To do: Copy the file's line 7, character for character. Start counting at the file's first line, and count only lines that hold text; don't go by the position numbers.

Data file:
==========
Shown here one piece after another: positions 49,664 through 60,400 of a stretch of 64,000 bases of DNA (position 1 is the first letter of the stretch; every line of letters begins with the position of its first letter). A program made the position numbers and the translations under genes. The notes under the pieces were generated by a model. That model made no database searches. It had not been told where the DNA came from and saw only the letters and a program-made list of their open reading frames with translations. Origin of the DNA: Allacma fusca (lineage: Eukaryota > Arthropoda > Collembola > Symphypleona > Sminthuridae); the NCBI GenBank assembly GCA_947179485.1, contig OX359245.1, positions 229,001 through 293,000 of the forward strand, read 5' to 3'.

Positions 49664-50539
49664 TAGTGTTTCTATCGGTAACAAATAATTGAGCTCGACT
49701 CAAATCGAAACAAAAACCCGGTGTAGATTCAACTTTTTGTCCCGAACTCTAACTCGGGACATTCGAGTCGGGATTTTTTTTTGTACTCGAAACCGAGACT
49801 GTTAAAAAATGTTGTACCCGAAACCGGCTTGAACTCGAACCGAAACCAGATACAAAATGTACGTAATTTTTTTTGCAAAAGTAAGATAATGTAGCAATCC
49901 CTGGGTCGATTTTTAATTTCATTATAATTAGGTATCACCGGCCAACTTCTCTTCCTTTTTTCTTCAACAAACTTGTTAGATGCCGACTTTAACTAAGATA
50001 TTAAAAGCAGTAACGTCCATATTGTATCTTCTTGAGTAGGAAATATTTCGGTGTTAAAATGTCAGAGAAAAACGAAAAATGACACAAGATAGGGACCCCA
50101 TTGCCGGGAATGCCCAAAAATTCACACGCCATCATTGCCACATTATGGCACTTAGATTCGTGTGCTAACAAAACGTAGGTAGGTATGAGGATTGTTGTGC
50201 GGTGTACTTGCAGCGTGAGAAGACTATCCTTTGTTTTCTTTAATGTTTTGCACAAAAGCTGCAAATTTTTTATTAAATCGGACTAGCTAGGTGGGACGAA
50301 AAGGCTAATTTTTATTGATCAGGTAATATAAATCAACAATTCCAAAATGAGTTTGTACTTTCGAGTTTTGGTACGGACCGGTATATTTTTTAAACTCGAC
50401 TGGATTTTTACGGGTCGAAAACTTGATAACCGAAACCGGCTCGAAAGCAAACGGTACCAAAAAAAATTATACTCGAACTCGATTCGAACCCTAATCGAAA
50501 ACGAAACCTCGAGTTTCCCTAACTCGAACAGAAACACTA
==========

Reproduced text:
50001 TTAAAAGCAGTAACGTCCATATTGTATCTTCTTGAGTAGGAAATATTTCGGTGTTAAAATGTCAGAGAAAAACGAAAAATGACACAAGATAGGGACCCCA